ASIMOV: It’s going to destroy it all. I use what I call my bathroom metaphor. If two people live in an apartment and there are two bathrooms, then both have what I call freedom of the bathroom, go to the bathroom any time you want to and stay as long as you want to for whatever you need. And this to my way is ideal. And everyone believes in the freedom of the bathroom. It should be right there in the Constitution. But if you have 20 people in the apartment and two bathrooms, no matter how much every person believes in freedom of the bathroom, there is no such thing. You have to set up, you have to set up times for each person, you have to bang at the door, aren’t you through yet and so on.
And in the same way, democracy cannot survive overpopulation. Human dignity cannot survive it. Convenience and decency cannot survive it. As you put more and more people onto the world, the value of life not only declines, but it disappears. It doesn’t matter if someone dies.
MOYERS: Of course so many people, say the United States is bringing its population under control. That we’re going to have a stable population, we’re not even reproducing ourselves. And what the rest of the world does, we can’t control.
ASIMOV: The population of the United States is still going up. The only time it went up really slowly was during the Great Depression when there were no laws sort of lowering the birth rate. There was just an economic depression, which made people think twice before they had children.
But the United States is doing something else, which is absolutely refusing to help other nations control population. So that our feeling is somehow that it’s enough for us to somehow make sure that the United States is in good shape and what other nations do is their business. It’s not their business, it’s our business, too.
MOYERS: In other words, we can’t exist as a stable economy, in a stable society, if around us is turmoil, chaos?
ASIMOV: Absolutely not. Right now in many nations they’re just destroying the rain forests because they need the firewood, they need the space for farms.
MOYERS: Why should I care about that?
ASIMOV: Because without the rain forests, we’re going to have deserts instead. The food supply will dwindle. As a matter of fact, there’s even the possibility that we’re going to lose all kinds of valuable substances we know nothing about. Those rain forests have an incredible number of species of plants and animals that we know very little about. Some of them may produce chemicals of great importance pharmacologically and medically. Some of the plants, might if properly cultivated be new food sources. And in addition to that, nothing produces the oxygen of the atmosphere with the same intensity that a forest does. Anything that substitutes for it will be producing less oxygen. We’re going to be destroying our atmosphere, too.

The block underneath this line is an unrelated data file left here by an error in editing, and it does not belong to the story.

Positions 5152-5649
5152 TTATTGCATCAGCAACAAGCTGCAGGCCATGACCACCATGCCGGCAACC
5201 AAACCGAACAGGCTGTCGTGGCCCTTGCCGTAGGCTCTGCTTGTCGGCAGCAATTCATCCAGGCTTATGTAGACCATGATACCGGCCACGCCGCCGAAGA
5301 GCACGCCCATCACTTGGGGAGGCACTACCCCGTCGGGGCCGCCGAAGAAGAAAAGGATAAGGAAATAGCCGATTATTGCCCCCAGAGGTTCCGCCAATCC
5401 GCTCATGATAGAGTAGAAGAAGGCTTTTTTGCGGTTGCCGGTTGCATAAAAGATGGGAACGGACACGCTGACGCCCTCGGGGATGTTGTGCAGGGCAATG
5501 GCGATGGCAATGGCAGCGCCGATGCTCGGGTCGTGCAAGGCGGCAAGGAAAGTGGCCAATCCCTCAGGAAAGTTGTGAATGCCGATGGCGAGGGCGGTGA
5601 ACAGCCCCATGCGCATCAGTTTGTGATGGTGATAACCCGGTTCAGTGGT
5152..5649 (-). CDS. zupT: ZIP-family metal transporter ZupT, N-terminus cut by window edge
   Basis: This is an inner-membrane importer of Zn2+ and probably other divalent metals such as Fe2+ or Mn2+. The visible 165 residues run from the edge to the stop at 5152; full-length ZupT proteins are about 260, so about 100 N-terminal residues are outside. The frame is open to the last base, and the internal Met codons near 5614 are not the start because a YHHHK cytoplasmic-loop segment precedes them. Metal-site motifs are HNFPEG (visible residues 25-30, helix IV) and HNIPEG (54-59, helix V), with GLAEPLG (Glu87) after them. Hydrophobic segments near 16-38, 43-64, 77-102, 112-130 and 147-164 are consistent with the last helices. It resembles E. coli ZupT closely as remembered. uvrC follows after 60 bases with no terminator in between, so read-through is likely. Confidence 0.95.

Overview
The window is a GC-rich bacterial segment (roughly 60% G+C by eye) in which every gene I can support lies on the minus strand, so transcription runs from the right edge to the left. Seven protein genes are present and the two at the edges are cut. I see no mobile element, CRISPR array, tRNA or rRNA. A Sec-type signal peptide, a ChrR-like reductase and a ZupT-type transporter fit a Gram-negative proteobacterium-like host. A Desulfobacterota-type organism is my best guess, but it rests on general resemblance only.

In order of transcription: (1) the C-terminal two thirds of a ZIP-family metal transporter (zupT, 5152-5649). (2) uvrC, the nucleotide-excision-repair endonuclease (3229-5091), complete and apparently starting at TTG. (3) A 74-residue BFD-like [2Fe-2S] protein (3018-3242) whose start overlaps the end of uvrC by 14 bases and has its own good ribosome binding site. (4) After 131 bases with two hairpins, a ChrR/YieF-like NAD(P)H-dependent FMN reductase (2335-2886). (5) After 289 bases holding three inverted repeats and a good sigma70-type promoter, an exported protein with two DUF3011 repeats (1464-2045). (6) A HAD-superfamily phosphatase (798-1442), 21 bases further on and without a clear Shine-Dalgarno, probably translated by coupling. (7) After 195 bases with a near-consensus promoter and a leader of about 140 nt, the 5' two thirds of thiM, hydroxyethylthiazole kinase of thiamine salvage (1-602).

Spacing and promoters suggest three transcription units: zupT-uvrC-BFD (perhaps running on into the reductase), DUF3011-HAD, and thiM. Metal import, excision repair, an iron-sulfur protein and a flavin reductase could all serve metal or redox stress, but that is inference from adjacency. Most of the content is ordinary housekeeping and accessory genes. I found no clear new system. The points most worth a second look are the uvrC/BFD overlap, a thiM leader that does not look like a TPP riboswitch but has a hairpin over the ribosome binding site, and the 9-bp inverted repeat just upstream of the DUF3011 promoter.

MOYERS: You’re how old now?
MOYERS: You’ve lived through a lot of this century. Have you ever seen human beings think with the perspective you’re calling on them to think now?
ASIMOV: Well, it’s perhaps not important that every human being thinks so. How about the leaders thinking so? How about the opinion-makers thinking so? Ordinary people might follow them. If we didn’t have leaders who are thinking in exactly the opposite way; if we didn’t have people who are shouting hatred and suspicion of foreigners; if we didn’t have people who are shouting that it’s more important to be unfriendly than to be friendly; if we didn’t have people shouting somehow that people inside the country who don’t look exactly the way the rest of us look, that something’s wrong with them. Again, again, it’s almost not necessary for us to do good. It’s only necessary for us to stop doing evil, for goodness sakes.
MOYERS: [voice-over] From the Great Hall at Cooper Union in New York City, this has been a conversation with Isaac Asimov. I’m Bill Moyers.
let us put it this way
888 will order the meteorite attack shower
I do estimate about 20000 such meteorites will simultaneously attack
all military targets on earth
in one minute the story is over militarly since humans lost
and is nothing that 777 and 555 myself
can do about it either
888 brings these teleportated metorites from far away galaxies
outside the juristiction of your God on Earth 777
he simply knew about it since ancient times
and he warned as oracle the ancient satanists nations on earth
who did not take it seriously into account
neither 555 or 777
know exactly the time and date
because it is an Index
which normalizes global enthropy on earth today
with respect to memory allocation overflow index